Adam I. P. Smith: Who in Civil War America really believed in “States’ Rights”?

For our first post of the new year, we welcome a guest post from Adam I.P. Smith, author of The Stormy Present:  Conservatism and the Problem of Slavery in Northern Politics, 1846–1865. In The Stormy Present, an engaging and nuanced political history of Northern communities in the Civil War era, Adam I. P. Smith offers… Continue Reading Adam I. P. Smith: Who in Civil War America really believed in “States’ Rights”?

Excerpt: John Tyler, the Accidental President, by Edward P. Crapol

Never the weeping willow of a creature his enemies loved to mock and deride, President Tyler was a decisive and energetic leader who established several important executive precedents that helped shape the direction of America’s nineteenth-century imperial destiny. Continue Reading Excerpt: John Tyler, the Accidental President, by Edward P. Crapol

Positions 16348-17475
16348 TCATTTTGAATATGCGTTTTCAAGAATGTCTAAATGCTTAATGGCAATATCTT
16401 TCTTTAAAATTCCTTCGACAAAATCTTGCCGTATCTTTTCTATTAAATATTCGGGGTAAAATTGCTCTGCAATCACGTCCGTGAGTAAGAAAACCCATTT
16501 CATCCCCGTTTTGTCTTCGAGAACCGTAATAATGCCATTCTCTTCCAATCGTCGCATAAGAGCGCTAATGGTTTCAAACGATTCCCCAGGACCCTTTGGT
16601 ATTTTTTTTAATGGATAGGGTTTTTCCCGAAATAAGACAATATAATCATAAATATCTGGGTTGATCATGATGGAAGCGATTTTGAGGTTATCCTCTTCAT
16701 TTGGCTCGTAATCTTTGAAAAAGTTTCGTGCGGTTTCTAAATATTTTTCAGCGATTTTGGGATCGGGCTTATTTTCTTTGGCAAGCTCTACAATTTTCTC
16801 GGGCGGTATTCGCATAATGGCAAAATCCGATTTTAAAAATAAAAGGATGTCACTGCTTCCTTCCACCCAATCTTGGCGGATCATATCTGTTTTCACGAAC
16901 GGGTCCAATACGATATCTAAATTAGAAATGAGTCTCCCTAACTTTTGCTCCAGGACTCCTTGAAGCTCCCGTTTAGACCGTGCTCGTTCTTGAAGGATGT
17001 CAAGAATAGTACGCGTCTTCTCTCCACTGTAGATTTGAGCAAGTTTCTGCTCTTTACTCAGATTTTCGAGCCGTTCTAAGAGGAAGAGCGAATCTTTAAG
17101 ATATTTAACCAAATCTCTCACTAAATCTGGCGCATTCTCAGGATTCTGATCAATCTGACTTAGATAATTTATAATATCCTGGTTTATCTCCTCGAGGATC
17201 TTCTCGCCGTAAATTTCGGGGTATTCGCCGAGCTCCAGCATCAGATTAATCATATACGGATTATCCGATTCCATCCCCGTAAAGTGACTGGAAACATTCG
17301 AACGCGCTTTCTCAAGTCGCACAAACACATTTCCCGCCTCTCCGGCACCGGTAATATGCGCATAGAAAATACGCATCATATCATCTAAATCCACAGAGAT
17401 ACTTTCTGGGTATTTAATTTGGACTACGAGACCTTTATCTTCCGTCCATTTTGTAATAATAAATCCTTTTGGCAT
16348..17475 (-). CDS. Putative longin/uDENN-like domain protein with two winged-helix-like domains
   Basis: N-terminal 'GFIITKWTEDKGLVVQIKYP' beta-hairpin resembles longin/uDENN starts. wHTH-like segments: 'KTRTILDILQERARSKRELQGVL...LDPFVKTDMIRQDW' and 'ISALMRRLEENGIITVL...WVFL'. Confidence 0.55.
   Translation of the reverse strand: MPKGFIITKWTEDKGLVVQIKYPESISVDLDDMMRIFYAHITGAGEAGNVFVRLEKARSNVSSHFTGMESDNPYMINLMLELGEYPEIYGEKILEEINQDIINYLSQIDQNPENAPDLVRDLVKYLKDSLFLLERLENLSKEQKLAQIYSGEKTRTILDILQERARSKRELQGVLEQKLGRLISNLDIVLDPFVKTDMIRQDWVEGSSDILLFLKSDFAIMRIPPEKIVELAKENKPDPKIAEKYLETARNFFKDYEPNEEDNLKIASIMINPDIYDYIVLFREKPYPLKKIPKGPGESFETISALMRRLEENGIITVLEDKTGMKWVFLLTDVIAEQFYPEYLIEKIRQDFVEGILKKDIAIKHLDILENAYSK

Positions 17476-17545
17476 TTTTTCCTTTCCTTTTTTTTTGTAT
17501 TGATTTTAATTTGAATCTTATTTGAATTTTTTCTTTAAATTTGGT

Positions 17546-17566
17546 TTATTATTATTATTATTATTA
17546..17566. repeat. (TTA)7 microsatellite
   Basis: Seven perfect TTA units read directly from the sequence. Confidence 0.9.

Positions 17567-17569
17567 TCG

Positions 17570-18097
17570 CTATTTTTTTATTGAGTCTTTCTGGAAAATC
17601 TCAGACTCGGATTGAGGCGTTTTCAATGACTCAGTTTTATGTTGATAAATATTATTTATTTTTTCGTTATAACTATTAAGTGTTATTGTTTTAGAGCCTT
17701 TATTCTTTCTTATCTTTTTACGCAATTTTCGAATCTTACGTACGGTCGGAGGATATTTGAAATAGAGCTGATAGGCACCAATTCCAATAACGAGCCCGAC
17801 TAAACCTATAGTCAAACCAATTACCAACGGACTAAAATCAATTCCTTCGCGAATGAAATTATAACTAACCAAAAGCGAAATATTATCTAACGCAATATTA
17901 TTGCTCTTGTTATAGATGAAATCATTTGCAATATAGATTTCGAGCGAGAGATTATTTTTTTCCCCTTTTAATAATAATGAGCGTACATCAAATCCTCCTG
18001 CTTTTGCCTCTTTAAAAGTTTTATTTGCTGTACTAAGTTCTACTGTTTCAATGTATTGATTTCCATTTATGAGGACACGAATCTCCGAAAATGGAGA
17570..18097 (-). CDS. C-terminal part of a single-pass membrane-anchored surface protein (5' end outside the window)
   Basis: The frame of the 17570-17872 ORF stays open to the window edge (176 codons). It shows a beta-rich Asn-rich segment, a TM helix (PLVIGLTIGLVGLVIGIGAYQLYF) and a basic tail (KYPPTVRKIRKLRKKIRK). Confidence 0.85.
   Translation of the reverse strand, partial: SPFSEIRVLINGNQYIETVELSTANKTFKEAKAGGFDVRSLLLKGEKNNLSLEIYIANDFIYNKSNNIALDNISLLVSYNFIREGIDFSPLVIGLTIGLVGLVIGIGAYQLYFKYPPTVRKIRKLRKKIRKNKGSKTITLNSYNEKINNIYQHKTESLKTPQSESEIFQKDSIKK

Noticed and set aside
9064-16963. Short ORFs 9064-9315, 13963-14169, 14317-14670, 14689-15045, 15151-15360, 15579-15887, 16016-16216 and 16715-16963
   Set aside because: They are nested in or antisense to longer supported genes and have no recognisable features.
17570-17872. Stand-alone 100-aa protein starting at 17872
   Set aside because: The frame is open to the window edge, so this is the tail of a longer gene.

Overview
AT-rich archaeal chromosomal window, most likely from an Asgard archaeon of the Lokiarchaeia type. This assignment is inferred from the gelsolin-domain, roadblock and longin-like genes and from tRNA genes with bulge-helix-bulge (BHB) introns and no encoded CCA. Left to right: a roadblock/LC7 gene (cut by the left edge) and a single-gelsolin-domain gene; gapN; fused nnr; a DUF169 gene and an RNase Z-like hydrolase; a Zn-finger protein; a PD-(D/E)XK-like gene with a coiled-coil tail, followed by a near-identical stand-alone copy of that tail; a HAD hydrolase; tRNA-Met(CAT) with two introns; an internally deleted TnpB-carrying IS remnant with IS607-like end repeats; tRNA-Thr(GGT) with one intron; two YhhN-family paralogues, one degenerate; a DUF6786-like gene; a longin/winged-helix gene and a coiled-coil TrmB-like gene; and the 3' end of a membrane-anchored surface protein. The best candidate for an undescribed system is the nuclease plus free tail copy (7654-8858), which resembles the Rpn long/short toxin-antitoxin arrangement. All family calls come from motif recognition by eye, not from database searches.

Confederate History Month and the Politics of Memory

We welcome a guest post today from Anne E. Marshall, author of Creating a Confederate Kentucky: The Lost Cause and Civil War Memory in a Border State, which we’ll publish in December 2010. The book traces the development of a Confederate identity in Kentucky between 1865 and 1925 that belied the fact that Kentucky never… Continue Reading Confederate History Month and the Politics of Memory

His Accidency

A Virginian, whose father was friends with Thomas Jefferson An accomplished orator, known for his sweet voice and famously  aquiline nose Fathered fifteen children Named his estate on the James River “Sherwood Forest” after the setting of the Robin Hood tales, because he saw himself as a political renegade and outlaw Voted for Virginia’s secession… Continue Reading His Accidency